Rough sleepers and street drinkers have set up camp in a busy multi-storey car parks.
Police and council officials have received reports of rough sleeping, street drinking and antisocial behaviour in Truro’s Moorfield car park on Calenick Street.
The Cornwall Council-run car park has attracted a number of people congregating in the evenings, with car park users complaining about drinking, swearing and aggressive behaviour.
The Safer Cornwall partnership group, which includes the police, council and other agencies, has said the majority of issues are down to people who have accommodation and aren’t classed as homeless.
When Cornwall Live visited the car park on Monday morning the lower ground floor level had a large amount of smashed glass near parking bays, while makeshift beds had been made on mattresses and pieces of cardboard. Parent and child parking bays were unable to be used because of items left by the rough sleepers.
Tents had been erected on the first floor alongside the exit to the rear of Lemon Street. A table, chairs and plants have been placed outside the tents.
The car park saw a spate of rough sleeping and unruly behaviour in 2016, which was addressed by the Truro Safe partnership, which is now looking into the current situation.
A spokesperson from Safer Cornwall said: “We are aware of ongoing concerns at Moorfield car park, Truro, following reports of rough sleeping, street drinking and antisocial behaviour.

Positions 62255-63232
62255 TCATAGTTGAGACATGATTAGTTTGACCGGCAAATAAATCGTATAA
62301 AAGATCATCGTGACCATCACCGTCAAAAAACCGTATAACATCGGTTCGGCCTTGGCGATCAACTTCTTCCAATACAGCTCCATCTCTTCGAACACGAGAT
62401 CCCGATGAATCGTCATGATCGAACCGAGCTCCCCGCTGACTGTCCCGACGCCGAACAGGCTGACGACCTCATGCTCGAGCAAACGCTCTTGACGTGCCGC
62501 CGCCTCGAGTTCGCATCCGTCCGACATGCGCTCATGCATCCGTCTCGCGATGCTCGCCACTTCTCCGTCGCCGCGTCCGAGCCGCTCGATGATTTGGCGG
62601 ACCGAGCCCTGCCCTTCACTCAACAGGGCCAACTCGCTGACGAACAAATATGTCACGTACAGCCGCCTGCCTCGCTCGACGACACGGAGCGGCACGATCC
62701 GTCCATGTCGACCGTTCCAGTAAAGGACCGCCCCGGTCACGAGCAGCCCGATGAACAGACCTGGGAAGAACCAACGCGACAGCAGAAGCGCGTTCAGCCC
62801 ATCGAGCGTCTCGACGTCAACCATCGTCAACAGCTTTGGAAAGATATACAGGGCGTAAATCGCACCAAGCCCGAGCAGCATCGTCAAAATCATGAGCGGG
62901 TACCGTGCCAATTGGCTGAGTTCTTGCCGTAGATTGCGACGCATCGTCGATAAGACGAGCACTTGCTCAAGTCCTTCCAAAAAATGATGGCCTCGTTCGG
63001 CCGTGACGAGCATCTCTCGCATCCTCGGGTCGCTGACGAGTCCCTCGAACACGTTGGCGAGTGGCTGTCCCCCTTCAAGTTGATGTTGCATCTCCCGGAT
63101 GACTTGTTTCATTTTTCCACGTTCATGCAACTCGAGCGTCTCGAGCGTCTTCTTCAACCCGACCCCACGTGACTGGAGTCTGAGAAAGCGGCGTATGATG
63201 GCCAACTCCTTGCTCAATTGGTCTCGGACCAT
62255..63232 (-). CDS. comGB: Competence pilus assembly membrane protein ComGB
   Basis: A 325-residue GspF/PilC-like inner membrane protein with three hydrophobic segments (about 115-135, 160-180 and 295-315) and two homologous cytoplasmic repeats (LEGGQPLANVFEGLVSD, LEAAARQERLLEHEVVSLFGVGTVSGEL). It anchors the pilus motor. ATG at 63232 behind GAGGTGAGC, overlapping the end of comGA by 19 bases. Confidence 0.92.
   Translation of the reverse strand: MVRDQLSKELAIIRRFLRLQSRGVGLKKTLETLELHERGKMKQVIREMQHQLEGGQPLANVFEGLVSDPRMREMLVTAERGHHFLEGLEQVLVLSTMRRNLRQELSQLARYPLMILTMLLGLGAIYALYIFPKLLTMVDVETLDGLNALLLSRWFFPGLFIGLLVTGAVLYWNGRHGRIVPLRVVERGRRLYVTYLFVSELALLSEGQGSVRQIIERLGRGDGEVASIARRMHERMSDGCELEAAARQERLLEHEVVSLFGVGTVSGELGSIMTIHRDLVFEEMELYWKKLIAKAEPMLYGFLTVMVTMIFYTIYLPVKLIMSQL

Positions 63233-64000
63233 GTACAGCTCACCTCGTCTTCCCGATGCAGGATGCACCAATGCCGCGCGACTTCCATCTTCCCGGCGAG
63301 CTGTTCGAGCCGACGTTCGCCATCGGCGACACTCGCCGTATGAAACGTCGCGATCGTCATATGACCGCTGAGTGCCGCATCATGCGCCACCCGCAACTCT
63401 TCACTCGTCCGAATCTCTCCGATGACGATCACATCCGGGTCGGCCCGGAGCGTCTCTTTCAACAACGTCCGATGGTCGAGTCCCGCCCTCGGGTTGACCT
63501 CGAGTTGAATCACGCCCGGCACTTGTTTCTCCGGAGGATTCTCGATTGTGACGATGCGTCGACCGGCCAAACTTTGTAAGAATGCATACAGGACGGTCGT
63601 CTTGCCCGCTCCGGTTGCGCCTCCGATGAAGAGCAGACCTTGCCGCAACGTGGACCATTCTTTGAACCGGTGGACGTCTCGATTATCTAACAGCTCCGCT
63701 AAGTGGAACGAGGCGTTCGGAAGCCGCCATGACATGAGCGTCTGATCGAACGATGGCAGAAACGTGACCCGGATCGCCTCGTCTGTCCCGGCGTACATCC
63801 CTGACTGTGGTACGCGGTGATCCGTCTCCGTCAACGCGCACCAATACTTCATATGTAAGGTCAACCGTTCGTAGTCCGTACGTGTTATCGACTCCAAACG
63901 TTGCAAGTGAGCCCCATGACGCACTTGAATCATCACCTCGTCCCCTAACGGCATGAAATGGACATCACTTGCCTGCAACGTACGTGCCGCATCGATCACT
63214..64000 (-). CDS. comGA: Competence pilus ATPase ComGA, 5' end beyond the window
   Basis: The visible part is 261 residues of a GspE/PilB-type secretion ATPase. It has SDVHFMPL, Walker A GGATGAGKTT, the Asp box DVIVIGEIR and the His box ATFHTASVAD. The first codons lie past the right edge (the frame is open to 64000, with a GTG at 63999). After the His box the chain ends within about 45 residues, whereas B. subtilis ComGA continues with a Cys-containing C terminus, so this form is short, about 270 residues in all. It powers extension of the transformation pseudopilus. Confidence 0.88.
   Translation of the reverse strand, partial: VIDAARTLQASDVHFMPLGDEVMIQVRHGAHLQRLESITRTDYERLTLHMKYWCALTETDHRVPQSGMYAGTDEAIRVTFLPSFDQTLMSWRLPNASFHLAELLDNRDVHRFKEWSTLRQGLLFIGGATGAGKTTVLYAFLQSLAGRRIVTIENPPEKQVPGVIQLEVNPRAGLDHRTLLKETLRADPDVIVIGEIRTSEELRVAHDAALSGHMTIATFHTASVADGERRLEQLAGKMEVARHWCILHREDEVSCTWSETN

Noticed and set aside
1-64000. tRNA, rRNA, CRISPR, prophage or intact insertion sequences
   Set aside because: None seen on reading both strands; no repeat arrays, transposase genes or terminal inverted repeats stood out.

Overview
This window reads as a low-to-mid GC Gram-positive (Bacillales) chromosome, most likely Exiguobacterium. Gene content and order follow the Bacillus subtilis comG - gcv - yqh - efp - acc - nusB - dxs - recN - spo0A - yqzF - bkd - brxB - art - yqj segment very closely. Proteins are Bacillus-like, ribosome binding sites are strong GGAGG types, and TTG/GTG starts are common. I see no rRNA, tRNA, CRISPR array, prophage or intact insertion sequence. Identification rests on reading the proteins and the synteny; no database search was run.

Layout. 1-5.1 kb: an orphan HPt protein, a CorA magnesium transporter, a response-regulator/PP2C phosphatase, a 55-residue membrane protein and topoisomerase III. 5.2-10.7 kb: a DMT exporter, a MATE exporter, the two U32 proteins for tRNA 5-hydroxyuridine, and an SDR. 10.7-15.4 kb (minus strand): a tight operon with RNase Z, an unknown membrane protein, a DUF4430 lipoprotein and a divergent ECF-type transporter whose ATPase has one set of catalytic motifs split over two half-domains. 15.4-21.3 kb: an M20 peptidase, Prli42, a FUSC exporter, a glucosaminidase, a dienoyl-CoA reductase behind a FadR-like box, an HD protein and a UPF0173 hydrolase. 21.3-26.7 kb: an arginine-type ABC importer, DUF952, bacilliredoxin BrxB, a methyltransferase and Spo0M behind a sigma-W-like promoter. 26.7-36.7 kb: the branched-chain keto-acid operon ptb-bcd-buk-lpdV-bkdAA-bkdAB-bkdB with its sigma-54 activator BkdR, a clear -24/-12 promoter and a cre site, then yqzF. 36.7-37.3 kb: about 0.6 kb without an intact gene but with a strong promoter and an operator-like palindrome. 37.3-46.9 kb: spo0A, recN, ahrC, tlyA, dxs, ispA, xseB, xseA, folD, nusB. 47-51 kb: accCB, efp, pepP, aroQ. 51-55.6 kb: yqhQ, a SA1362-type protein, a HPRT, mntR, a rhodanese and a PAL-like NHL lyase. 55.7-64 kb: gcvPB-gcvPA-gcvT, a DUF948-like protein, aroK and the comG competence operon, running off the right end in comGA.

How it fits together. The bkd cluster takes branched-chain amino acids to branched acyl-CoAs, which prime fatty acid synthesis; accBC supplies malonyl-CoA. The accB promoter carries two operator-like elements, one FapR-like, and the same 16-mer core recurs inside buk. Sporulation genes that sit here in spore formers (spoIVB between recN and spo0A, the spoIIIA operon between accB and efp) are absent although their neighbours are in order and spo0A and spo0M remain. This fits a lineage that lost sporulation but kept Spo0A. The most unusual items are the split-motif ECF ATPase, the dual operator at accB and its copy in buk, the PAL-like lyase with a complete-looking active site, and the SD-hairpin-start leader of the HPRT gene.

“We want to assure the public that action is being taken to address this through the Truro Safe partnership, this includes varying criminal behaviour orders for some individuals, implementing community protection notices and issuing antisocial behaviour warnings.”
They added: “Our outreach teams have been visiting the area twice daily to provide support to anyone who is rough sleeping or requiring additional support through We Are With You [charity formerly called Addaction].
“We are also liaising closely with local housing providers and charities including St Petrocs. In this instance the majority of issues relate to individuals who are housed.”
Members of the public are asked to report all crime and disorder to the police by calling 999 in an emergency, or 101 if it is not an emergency but you are witnessing the crime or ASB taking place.
“Your reports ensure police can respond appropriately to these concerns,” added the spokesperson.
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